Longtime contributor Casey Huang and EIC Leona Chen reflect on Friendsgiving, the joy of gathering, and the possibility of a stuffed Peking duck.
"So let’s skip over the whole pilgrims fantasy pretense. What does Thanksgiving really mean to you?"
C: It’s hard to encapsulate what Thanksgiving is to us. As a group of high school friends who had a three day holiday with nothing to plan for, over the years we turned Friendsgiving into our Thanksgiving.
"... [we're] forging a piecemeal community where everyone that's here, chose to be here."
L: I honestly think that’s become the default approach: gathering with people we love, and not necessarily the ones with whom we feel obligated to ritualize time spent together. While I’ll always appreciate the traditions of “going home” or getting the nuclear family together, I think that a critical part of young adulthood is also forging a piecemeal community where everyone that’s here, chose to be here-- you know?
C: The first time we actually celebrated Thanksgiving that way was in Shanghai, when we were still in high school. I can’t remember what exactly happened, but I’m sure it went something along the lines of, “Hey, we should just do something, right?” Anything seemed better than doing nothing. I am sure our first Thanksgiving, as it was in the American canon, was a potluck, consisting of food that we would make together, that people would bring over, and of store-bought food for those too lazy to cook. We tried to do it that specific, traditional way -- potato gratin, green beans, and pumpkin pie. We never actually ever had a turkey though. We always substituted with roast chicken.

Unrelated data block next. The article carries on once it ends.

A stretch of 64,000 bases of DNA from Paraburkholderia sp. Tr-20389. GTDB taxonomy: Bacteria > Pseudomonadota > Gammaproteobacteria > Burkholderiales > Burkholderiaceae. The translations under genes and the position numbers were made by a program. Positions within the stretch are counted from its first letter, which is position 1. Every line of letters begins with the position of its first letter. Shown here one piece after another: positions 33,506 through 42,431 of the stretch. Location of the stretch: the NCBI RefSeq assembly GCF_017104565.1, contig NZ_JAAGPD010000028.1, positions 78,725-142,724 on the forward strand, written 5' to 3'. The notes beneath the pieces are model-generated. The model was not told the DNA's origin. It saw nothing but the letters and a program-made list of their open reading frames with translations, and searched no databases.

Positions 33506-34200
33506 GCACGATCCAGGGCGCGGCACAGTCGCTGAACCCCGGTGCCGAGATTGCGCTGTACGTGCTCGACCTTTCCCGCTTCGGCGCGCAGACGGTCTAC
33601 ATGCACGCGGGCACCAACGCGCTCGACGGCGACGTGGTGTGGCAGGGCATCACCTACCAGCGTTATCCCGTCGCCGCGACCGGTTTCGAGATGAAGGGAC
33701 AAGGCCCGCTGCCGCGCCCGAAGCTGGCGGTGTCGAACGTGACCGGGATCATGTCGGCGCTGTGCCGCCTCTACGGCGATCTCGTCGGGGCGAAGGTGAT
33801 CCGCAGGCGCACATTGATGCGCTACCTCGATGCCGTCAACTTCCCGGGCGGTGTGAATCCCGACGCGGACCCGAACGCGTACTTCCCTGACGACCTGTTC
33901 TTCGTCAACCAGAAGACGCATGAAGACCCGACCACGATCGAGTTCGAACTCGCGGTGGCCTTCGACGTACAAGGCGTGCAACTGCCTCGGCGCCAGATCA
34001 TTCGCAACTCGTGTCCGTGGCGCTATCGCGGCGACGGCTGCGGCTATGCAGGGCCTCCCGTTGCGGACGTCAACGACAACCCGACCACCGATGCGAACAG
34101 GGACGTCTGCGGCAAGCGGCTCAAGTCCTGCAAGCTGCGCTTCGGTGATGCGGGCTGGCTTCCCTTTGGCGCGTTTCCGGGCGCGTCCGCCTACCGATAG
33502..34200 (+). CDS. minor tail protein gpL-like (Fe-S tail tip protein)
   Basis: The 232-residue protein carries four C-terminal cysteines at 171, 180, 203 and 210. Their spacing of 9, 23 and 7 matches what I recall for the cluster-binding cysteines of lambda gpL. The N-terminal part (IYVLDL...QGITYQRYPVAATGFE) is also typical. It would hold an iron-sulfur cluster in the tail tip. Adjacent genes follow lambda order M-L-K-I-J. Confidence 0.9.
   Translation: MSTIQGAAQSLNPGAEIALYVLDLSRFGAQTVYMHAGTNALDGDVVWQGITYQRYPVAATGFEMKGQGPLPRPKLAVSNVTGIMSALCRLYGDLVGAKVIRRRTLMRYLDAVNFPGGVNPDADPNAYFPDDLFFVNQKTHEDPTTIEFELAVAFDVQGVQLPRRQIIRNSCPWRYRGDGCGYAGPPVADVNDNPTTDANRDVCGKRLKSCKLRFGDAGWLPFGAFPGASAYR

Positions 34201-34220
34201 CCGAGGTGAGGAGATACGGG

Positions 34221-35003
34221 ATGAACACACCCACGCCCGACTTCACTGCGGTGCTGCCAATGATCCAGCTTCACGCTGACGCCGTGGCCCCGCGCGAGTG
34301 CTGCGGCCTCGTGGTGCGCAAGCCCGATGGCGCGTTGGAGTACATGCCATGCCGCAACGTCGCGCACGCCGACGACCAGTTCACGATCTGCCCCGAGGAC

L: It’s because turkey sucks. Roast chicken is marginally better, and the superior poultry is probably Peking duck but I don’t know if that’d be good with stuffing or whatever.
C: While the memory is hazy, I’m fairly certain we had it at a big long table (might have been my house, actually), and that we passed around the food and ate it family style, as we always do.
"The Thanksgiving menu is a decision about who we want to be for the moment."
L: I love imagining a bunch of immigrant families like mine cosplaying the Thanksgiving traditions, making “homestyle” dishes from recipes on the internet rather than inheriting them. There’s a very specific traditional holiday menu that we’ve both alluded to; it’s just also so fundamentally unfamiliar to my family. Like, if I made cranberry sauce, no one in my house would know what it’s “supposed'' to taste like. I guess what I’m trying to say is… for us, Thanksgiving is more of a novelty than anything else. If I’m making “Grandma’s butter something cookies,” it’s from someone else’s grandma. Trying on a different heritage, a different approach, is part of the intrigue for us. The Thanksgiving menu is a decision about who we want to be for the moment.